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chronic fatigue and childhood trauma avoidance coping

The Hidden Link between
Chronic Fatigue Syndrome
and Childhood Trauma

Chronic Fatigue Syndrome (CFS) is a condition that puzzles doctors, therapists and clients because of it’s complex nature and difficulty in pinpointing its exact cause. However, through a whole-person lense, research has improved our understanding of the link between adverse childhood events (ACEs) and the  development of CFS and depression. This research gives us new perspectives on treatment options and betters our understanding of chronic fatigue syndrome.

Childhood Trauma & Chronic Fatigue

Studies have begun to illustrate a link between early traumatic experiences and the likelihood of developing chronic fatigue syndrome. Individuals who have faced such adversities in childhood are found to be at a significantly higher risk of experiencing the persistent and unexplained fatigue characteristic of chronic fatigue syndrome. This connection points to the deep-seated effects of trauma on the body’s stress management systems, particularly the hypothalamic-pituitary-adrenal (HPA) axis, which governs our stress response.

See the full article that this information was derived from here:

Kempke, S., Luyten, P., De Coninck, S., Van Houdenhove, B., Mayes, L. C., & Claes, S. (2015). Effects of early childhood trauma on hypothalamic-pituitary-adrenal (HPA) axis function in patients with Chronic Fatigue Syndrome. Psychoneuroendocrinology52, 14–21. https://doi.org/10.1016/j.psyneuen.2014.10.027

Assessing Childhood Trauma & 'ACES'

Adverse childhood experiences (ACE’s) encompass a range of traumatic exposures, from physical, emotional, and sexual abuse to neglect and household dysfunction. These experiences can affect an individual’s health well into adulthood. The impact of these traumas is profound, influencing not just mental health but also physical well-being, including the risk of developing Chronic Fatigue Syndrome.

Differentiating Between
Chronic Fatigue, Depression & PTSD

The Role of Stress & the Body's Response

The body’s response to stress involves the hypothalamic-pituitary-adrenal (HPA) axis, a critical part of the neuroendocrine system that regulates stress hormones. In individuals with chronic fatigue syndrome, this system can become dysregulated, possibly due to the long-term impact of childhood trauma. This dysregulation can lead to an inappropriate stress response, making it harder for the body to recover from stress and contributing to the symptoms of chronic fatigue.

Chronic Fatigue and Depression

Traditionally, CFS and depression have often been diagnosed based on symptom presentation without delving into the underlying causes. This approach overlooks the potential role of PTSD, childhood trauma, and other stress-related disorders in contributing to the condition. It’s crucial for both therapists and clients to adopt a more investigative stance, exploring the possibility that childhood trauma could be influencing current health issues.

Exploring chronic fatigue
from a whole person perspective

By recognizing the critical role of childhood trauma in the development of Chronic Fatigue Syndrome, therapists can ensure that patients receive accurate diagnoses and effective, comprehensive treatment plans. 

  • Comprehensive Evaluation:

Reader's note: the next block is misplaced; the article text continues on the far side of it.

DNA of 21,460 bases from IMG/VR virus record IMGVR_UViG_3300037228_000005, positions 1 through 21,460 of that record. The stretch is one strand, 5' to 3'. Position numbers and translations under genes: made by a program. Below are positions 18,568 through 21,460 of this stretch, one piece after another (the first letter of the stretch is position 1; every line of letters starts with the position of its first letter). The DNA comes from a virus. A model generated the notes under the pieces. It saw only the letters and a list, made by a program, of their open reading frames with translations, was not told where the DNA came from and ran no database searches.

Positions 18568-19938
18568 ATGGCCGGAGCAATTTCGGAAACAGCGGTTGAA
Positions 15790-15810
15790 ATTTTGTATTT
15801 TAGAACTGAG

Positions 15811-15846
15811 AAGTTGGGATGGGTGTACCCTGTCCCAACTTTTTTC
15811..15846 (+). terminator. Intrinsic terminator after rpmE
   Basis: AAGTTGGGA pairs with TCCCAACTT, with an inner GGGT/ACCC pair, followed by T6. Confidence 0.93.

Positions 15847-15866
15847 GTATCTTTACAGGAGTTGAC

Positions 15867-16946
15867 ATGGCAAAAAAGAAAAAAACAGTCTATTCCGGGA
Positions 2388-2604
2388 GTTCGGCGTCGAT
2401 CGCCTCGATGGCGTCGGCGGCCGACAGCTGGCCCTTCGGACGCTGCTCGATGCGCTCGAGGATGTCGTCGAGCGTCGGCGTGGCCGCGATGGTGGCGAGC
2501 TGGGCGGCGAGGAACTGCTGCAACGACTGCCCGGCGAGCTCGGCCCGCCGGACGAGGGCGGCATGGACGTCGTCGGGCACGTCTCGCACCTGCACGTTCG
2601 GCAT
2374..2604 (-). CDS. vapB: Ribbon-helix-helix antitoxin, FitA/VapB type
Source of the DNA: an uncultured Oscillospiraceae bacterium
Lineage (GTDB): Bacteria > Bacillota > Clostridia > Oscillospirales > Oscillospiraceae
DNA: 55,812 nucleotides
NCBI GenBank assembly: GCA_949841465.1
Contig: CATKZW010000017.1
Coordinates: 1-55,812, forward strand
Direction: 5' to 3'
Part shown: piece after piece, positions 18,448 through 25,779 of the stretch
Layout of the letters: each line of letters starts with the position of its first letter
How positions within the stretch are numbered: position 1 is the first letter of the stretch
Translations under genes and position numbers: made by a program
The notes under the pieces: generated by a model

• A thorough assessment should include a detailed exploration of an individual’s childhood experiences, looking for signs of trauma or prolonged stress.
  • Trauma-Informed Approach:
    • Therapists should employ a trauma-informed care approach, ensuring a safe environment for clients to discuss potentially traumatic past events.
  • Screening for PTSD and Other Trauma-Related Disorders:
    • Incorporating screenings for PTSD and related disorders can help identify the root causes of chronic fatigue, guiding more effective treatment strategies.
  • Psychoeducation:
    • Educating clients about the impact of trauma on physical health can empower them to understand their symptoms in a new light, fostering a more holistic approach to treatment.
  • Collaborative Care:
    • Working closely with medical professionals can ensure a comprehensive approach to treatment, addressing both the psychological and physiological aspects of CFS.

Final Thoughts

For individuals experiencing fatigue, feelings of depression, or a lack of motivation, exploring the possibility of childhood trauma as an underlying factor is a critical step. Misattributing these symptoms to a “lack of motivation” or labeling symptoms as “depression” without considering the role of early adverse experiences can hinder the healing process. By prioritizing the discussion of childhood experiences in therapy, clients and therapists can work together to uncover the true roots of these symptoms, paving the way for more effective and targeted treatments.

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The Hidden Link between Chronic Fatigue Syndrome & Childhood Trauma

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Our founder, Rebecca Sidoti, is a highly qualified, state-licensed therapist and supervisor with extensive training in anxiety related disorders and innovative treatment such as Ketamine Therapy. Mind by Design Counseling adheres to standards set by the our governing counseling boards.

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we use VRT to support Exposure Therapy, a long standing traditional therapy modality to treat phobias, anxiety and stress. we send a headset directly to your home so you can access VRT from anywhere.

VRT not only helps with exposure therapy for phobias, but is great for ADHD, mindfulness, PTSD and social anxiety.

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